The Asia Foundation Publishes Report on the Disability Sector in the Philippines
The Asia Foundation’s Coalitions for Change program and the Australian Embassy in the Philippines supported the research and launch of Philippine Disability Sector Research: An Initial Analysis on the Access to Social and Public Services, Education, Employment, and Civic Participation and Governance. This research aims to raise awareness, trigger more in-depth action research, and support policy development for a disability-inclusive Philippine society.
Over one hundred participants from various government agencies, nongovernment organizations, and organizations of persons with disabilities attended the launch. Consistent with the study’s findings, participants called for greater inclusion of people with disabilities, with better policy formulation and implementation and continuous monitoring to ensure that their voices are considered. Despite the Philippine Accessibility Law, government buildings still lack standard accessibility features, limiting most persons with disabilities from accessing public services. Miriam Llanos, president of the League of Persons with Disability Affairs Office, stressed the importance of establishing a Persons with Disability Affairs Office in each local government unit to collect data and oversee policy and program implementation.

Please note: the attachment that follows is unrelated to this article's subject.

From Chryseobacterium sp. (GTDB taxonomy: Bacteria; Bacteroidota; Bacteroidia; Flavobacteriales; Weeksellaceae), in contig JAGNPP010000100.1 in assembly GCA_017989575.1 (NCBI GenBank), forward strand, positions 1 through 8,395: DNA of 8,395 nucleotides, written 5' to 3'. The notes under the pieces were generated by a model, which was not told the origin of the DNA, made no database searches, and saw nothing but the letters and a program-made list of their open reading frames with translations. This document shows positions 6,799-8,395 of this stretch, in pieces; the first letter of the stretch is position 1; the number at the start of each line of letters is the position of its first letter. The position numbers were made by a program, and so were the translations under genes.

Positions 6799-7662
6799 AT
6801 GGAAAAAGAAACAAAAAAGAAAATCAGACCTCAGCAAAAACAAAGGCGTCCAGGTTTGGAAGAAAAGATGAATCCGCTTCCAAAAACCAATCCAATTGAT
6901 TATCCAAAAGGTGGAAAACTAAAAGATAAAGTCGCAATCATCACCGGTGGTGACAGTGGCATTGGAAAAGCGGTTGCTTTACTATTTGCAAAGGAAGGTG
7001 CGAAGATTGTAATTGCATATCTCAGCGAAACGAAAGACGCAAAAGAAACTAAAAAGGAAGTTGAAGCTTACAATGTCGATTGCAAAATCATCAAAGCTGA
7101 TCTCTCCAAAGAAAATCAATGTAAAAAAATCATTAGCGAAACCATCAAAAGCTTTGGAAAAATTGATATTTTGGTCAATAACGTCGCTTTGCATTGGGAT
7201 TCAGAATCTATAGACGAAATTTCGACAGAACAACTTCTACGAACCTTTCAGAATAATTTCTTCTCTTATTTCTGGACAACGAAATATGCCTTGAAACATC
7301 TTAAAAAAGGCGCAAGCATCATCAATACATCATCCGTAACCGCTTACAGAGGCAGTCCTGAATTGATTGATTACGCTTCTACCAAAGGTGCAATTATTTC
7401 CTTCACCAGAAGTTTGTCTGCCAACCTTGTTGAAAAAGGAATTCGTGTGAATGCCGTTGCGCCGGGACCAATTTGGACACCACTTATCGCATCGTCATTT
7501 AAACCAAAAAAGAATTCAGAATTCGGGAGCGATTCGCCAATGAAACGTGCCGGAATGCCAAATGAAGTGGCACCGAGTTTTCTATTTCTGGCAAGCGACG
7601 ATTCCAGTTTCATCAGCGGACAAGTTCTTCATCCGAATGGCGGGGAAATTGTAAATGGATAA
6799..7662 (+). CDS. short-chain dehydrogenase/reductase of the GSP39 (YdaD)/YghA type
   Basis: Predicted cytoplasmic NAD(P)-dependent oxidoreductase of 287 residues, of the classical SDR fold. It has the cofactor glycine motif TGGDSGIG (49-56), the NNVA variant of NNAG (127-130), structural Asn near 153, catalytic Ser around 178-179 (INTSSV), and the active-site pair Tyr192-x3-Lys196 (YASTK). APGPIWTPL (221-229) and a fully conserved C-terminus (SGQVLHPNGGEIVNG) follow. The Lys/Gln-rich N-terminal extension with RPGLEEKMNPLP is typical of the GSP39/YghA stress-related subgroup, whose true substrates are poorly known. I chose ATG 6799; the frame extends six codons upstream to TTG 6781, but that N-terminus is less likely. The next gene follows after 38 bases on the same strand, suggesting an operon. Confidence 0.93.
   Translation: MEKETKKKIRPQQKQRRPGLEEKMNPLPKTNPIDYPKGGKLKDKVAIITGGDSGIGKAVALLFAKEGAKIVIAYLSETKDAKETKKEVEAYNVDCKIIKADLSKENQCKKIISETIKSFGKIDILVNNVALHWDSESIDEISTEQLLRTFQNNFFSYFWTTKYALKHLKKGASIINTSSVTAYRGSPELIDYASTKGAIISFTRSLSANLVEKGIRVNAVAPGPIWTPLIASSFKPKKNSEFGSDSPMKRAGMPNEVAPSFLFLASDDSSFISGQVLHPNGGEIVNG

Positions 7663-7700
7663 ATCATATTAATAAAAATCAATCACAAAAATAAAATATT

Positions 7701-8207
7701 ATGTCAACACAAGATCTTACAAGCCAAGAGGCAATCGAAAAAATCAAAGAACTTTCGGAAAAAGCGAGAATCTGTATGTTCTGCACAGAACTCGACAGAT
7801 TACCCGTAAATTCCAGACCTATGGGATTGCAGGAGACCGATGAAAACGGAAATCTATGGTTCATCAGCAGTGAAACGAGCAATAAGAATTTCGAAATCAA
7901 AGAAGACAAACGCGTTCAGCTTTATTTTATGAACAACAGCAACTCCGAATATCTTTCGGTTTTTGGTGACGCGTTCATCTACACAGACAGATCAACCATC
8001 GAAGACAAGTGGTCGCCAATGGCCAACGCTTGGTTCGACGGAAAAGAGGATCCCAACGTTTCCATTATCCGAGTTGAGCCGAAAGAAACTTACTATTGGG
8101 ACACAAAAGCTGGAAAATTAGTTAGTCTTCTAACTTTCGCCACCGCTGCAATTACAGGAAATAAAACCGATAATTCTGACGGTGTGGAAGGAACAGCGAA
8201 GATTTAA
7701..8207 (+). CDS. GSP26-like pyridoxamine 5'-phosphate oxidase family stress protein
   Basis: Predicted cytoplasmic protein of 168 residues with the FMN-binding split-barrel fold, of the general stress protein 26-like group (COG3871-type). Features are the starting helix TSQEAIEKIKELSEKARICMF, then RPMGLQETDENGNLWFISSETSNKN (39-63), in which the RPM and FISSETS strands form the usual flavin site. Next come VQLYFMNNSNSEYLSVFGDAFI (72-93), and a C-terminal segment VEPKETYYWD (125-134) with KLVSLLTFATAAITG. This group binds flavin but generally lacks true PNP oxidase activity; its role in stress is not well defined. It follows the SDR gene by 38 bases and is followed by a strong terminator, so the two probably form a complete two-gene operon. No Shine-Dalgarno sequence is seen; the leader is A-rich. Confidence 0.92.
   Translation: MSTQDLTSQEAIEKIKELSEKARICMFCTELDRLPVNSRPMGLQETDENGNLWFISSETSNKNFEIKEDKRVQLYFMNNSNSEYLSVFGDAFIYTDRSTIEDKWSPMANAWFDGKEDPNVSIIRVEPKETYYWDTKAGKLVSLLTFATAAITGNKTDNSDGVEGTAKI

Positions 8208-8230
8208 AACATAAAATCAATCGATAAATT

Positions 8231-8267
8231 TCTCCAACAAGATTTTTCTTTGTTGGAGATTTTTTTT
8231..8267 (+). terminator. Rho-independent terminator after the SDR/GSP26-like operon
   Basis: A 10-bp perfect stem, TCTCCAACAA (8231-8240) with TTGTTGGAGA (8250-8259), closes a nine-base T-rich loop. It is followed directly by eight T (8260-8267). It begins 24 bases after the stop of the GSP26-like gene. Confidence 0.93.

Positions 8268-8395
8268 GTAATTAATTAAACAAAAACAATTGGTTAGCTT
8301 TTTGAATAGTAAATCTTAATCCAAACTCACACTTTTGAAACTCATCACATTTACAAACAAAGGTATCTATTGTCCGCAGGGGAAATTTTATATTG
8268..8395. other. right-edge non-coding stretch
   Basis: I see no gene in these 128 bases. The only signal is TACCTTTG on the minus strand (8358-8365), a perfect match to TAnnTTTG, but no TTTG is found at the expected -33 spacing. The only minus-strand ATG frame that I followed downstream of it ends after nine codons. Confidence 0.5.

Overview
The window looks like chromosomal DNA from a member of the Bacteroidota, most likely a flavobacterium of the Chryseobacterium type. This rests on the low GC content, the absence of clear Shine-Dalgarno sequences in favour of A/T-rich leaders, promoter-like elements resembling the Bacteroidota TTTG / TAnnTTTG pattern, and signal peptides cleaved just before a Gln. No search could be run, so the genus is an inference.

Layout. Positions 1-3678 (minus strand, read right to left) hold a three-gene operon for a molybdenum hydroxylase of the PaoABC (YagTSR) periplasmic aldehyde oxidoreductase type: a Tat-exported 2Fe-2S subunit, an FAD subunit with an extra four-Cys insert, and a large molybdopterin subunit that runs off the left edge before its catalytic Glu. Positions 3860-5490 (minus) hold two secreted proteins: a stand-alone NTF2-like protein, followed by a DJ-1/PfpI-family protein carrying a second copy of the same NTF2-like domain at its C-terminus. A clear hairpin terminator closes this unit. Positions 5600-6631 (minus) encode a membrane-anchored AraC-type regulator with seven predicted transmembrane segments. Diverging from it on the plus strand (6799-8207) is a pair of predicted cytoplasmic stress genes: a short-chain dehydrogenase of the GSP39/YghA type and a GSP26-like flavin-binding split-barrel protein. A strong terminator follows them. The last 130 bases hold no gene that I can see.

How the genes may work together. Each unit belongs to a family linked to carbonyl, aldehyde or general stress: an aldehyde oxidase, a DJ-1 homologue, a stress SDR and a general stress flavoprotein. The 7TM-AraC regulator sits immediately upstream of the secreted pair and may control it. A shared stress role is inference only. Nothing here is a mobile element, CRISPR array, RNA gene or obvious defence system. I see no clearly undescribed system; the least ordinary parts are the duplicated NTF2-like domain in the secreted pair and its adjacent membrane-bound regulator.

President of The Philippine Federation of the Deaf Carolyn Dagani, noted the necessity of updating the Magna Carta for Persons with Disabilities, emphasizing the need to resolve conflicting ideals with the Convention on the Rights of Persons with Disabilities. She called for the full implementation of The Filipino Sign Language (FSL) Act to make FSL an integral part of the education, mass media, and essential services to benefit the deaf sector.
Leaving the audience with a thought-provoking question, Disability Sector Representative of the National Anti-Poverty Commission Joy Garcia asked, “Our goal is an inclusive society, but how inclusive is inclusive? There are varying interpretations for these. The access features that we have may not be accommodating the sector.”
Closing the program on a hopeful note, Executive Director of the National Council on Disability Affairs Emer Rojas encouraged public and private sectors to work together to ensure disability inclusion. “We have to do more for persons with disabilities. We need to keep working together to initiate steps towards making policies and guidelines that are responsive and uphold the rights of persons with disabilities.”
While legal frameworks are essential, a society that advocates for the equity of persons with disabilities is equally important. The Asia Foundation’s Philippines Country Representative Sam Chittick said, “The responsibility falls on everyone to challenge ourselves, our families, friends, neighbors, public servants, and officials to change our mindsets towards disability, towards inclusion, and towards equity.”
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